The restaurant was closed so I wanted to go poke around in the store. Who knows what crazy you will find in these places? Corner stores in rural areas often have the wildest grab bag of stock on the shelves. They are always full of jerry-rigged ephemera: things stapled, duct-taped, and corded together to make do for a time — which always turns into forever.
The exterior of the store is covered in advertising signs hawking cigarettes, gum, soda, beer, soap, fishing poles, guns, you name it. There are some dilapidated seats under an overhang protected from the drizzle. No pretenses here: a well-worn green pleather office chair, a rickety and rusted out aluminum chair, and a wooden rocker that looked like it didn’t have one more “sit for a spell” left in it.
I press on the left door. The place seems deserted but seeing that two women had just walked out and noting the sign that said, “always open” I figured it must be open. Nevertheless, the door is locked.
Huh. That seems odd.
I press on the right door. It’s open.
But my actions have apparently triggered the unholy clanging of an alarm. I don’t cross the threshold, terrified that someone might come out with a shotgun pointed at me. Why not crossing the threshold would matter, I dunno. I’m frozen there, wondering what to do. Reese brings up the rear, so I press the door open slightly to see if anyone responds. Nope. But the damn alarm is still going.
What the heck? Who can stand it in there?
If it’s open, then the owner or an employee must be right inside, having just sold cigarettes to the previous patrons. I decide to go ahead and enter, shotguns in the hands of paranoid store owners be damned!
Inside, the place is a typical of what’s left of country stores these days: a place to sell bait, boiled peanuts, cracklins, chips, candy, beer, ice, and soft drinks. The interior is covered in advertising tins and posters. Not just on the walls, either. The entirety of the low-slung ceiling is plastered with them.
From a small office just behind the cashier’s desk, a rail-thin and bespectacled man emerges, yelling: “Serves ya right to have to listen to that racket after pushing on the door twice.” I’m completely befuddled as to what sin I’d just committed. I try to quiz him as to why he’s upset, but the racket means I can’t hear. He’s leaving the alarm on to annoy us, even if it is also annoying him.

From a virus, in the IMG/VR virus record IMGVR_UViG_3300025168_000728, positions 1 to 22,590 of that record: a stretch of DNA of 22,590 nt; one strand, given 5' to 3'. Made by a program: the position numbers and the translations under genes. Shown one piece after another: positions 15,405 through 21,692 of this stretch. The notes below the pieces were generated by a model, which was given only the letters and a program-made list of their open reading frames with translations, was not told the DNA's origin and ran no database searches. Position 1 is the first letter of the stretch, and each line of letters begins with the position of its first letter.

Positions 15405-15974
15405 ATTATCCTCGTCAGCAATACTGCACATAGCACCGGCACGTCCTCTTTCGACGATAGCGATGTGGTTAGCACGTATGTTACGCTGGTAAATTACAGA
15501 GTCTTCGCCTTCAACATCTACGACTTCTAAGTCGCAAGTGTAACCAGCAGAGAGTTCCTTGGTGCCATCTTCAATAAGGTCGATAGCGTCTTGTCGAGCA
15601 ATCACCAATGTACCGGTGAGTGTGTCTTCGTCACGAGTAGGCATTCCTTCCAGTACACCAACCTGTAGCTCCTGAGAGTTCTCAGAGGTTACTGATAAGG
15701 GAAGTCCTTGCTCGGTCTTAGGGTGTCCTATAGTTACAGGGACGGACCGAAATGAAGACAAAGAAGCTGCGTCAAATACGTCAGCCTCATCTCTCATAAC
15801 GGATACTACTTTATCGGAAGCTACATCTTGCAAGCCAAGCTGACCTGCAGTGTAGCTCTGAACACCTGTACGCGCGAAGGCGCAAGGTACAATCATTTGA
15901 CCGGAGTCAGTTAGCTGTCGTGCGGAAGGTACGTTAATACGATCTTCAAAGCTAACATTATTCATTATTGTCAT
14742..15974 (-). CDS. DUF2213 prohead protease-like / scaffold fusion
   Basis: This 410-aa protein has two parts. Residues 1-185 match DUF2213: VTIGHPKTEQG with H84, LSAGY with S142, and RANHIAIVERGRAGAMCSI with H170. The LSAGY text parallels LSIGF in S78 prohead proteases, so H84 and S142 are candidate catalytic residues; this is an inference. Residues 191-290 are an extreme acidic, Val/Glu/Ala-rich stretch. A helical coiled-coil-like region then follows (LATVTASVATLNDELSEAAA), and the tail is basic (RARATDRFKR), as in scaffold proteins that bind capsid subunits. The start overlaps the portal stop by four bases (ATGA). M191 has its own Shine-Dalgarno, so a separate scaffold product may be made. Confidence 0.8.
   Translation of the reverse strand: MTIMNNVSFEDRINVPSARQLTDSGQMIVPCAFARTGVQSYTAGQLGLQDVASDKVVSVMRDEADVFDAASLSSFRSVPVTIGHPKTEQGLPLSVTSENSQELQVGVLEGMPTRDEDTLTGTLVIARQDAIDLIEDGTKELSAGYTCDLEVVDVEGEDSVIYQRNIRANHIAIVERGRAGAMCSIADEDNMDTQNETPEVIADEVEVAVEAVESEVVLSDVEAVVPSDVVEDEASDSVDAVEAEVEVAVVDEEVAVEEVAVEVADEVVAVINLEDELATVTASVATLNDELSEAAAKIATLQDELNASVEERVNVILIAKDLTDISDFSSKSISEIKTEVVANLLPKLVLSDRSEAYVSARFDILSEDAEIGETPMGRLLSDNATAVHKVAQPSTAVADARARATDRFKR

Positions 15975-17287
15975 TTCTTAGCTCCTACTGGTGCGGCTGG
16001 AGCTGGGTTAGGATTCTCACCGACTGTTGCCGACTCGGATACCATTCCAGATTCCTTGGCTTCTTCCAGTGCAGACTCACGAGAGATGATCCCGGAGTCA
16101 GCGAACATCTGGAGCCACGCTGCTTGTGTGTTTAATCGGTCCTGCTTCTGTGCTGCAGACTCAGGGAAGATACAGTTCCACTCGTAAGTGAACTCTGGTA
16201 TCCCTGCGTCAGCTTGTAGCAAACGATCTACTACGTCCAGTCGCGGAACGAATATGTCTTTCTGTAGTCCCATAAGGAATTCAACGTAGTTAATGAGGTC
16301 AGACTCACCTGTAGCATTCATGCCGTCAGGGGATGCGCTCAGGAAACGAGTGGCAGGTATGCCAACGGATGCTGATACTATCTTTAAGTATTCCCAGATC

He’s got on suspenders, has the same bald hairline and hair color as my Grandpa, and — I swear — has on the same style shirts Grandpa wore: pocketed workmen-style shirts, short sleeved, with a slight sheen. I swear to god it was the same light tan color my Gramps sometimes wore. The shirt triggers a visceral memory of the soft, smoothness of it, the slippery sheen and he, stooped over from arthritis, showing me his jackknife. I still have it somewhere.
This guy was a grumpy old cuss. So was Gramps, come to think of it. I don’t remember everything he said to us, but it was basically a stream of complaints and snide remarks highlighting our apparent lack of intelligence and a general hostility to ignorant tourists.
I did my best to disarm him, but nothing doing. It was a running stream of crank.
As we left, I said, “Have a good day,“ hollering out to him as i pushed open the correct door. He was hidden behind a rack of gum, serving the customers behind us. After that barrage, I really did not want to be nice. In fact, I expected a grunt from the sourpuss.
Instead, what I heard was a low cackling and then he called out: “You youngins have a good day, now.”